The man kept the gun trained on Rich for a few more seconds before lowering it. He set the gun against the far wall near a large check-in counter and walked over to a large couch near the back of the room. There, four others were huddled around a small fireplace. The Sheriff followed him, leaving the man in black.

"I’m Father Henry," the man said, holding out a hand. Tim shook it.

"I’m Tim. Listen, are we the first people to come in for awhile? We had another friend with us . . ."

Rich nodded quickly. "We thought he already came in, but we couldn’t be sure with the mist out there so thick."

The Father and the Sheriff exchanged worried glances.

"If he’s out there, you can forget about him," the Sheriff said without emotion.

"Forget? Why?" Rich asked.

"If your friend is out there, he’s dead," the Sheriff stated.

Tim’s face flushed with anger. "What? Why? How do you know? We should at least go and look for him!"

And old man ran toward the door and blocked Tim’s exit. "No! No one goes out there! God knows how you two even made it here!"

Tim looked around. There were about ten people in the room, all looking at the two teens. It was the Father that came forward again.

"Come over by the fire and warm up a bit while we still have some heat left. I’ll try and explain it to you." He looked over his shoulder to a middle-aged man huddled by a woman and a child. "Mike, could you get the two some hot chocolate?" The man nodded and walked into the Manager’s Office behind the Check-in counter. He was back in a flash with two steaming cups of black liquid. Tim took one and gulped it down quickly. The liquid scalded his throat, but it still felt—and tasted—good. Rich was warming his hands by the fire, slowly sipping at his cup.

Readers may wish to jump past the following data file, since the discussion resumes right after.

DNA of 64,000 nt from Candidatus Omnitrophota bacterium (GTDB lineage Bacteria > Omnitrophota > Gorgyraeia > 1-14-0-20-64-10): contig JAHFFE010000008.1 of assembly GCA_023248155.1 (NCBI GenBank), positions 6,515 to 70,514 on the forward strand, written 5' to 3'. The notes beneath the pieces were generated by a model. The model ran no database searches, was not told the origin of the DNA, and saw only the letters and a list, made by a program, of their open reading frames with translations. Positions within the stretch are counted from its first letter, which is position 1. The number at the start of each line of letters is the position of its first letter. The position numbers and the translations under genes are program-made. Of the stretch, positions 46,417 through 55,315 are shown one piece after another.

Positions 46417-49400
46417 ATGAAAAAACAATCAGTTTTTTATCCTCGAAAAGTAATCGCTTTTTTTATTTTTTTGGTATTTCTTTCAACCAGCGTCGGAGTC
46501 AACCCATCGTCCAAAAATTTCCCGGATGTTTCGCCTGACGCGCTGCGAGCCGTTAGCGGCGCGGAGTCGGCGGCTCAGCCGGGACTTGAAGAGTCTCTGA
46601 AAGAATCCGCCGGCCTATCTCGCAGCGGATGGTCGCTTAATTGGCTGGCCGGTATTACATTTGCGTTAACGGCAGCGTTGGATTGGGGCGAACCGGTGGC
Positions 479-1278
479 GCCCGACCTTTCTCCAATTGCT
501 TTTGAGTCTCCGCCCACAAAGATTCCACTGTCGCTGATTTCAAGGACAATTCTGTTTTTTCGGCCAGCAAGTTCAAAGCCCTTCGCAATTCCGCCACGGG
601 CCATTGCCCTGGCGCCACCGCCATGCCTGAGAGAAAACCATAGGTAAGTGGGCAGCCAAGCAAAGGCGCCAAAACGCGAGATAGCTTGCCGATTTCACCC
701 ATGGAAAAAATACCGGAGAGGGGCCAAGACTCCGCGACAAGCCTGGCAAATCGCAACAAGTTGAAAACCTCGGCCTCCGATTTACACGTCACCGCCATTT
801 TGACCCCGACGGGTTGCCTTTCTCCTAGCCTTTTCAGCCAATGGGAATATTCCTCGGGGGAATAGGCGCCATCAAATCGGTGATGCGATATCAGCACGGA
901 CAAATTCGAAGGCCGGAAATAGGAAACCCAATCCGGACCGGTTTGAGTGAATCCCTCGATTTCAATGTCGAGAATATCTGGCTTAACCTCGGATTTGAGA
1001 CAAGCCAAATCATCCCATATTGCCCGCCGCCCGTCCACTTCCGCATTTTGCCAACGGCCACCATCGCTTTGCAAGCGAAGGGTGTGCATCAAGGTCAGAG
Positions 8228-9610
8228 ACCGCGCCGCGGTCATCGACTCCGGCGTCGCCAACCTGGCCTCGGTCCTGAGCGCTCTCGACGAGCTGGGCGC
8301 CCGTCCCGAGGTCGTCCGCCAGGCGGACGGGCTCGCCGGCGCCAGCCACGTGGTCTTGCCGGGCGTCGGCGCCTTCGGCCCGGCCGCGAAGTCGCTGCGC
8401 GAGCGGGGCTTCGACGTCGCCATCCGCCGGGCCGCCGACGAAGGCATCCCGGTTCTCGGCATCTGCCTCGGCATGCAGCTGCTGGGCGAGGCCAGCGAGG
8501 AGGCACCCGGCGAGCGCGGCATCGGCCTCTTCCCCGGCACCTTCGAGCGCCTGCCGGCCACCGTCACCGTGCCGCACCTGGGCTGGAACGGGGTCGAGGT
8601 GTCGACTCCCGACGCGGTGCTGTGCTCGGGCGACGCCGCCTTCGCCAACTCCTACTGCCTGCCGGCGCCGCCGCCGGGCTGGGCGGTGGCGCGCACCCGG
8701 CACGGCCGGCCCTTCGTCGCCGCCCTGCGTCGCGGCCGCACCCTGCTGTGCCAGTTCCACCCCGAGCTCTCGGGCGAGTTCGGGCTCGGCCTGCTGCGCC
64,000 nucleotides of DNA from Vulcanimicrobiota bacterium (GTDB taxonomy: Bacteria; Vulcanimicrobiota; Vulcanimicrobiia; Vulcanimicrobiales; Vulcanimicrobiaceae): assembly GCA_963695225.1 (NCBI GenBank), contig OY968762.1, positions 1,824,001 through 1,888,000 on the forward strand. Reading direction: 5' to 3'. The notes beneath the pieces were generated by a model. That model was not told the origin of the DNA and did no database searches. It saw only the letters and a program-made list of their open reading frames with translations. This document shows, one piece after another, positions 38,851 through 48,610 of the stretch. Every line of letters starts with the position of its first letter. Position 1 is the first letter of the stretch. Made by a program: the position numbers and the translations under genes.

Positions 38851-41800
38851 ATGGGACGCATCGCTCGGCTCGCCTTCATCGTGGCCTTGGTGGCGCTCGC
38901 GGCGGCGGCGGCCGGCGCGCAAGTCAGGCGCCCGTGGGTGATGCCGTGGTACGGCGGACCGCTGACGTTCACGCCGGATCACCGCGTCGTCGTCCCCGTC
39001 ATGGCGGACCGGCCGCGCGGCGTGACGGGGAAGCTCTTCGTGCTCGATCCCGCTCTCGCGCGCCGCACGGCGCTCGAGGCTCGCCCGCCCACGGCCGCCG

"I’ll tell you what we know," Father began. "We know that two days ago a man by the name of Jack Frost—most likely an alias—rented a room here for an unspecified period of time. Last night, the mist appeared. It was too thick for people to see their neighbors . . ."

"But they could still hear them scream," the Sheriff finished. He had gotten himself a cup of cocoa and was sitting in a fold-up chair near the fire.

The Father nodded. "I could hear people screaming from my church, where I was setting up the Jesus Nativity Scene. I went outside and must have gotten lost because I ended up here. It was too cold outside to keep looking, so I went in and met many of the people you see here. They were staying here, already barricading the rooms from the Manager’s Office."

"Why would you do that?" Rich asked.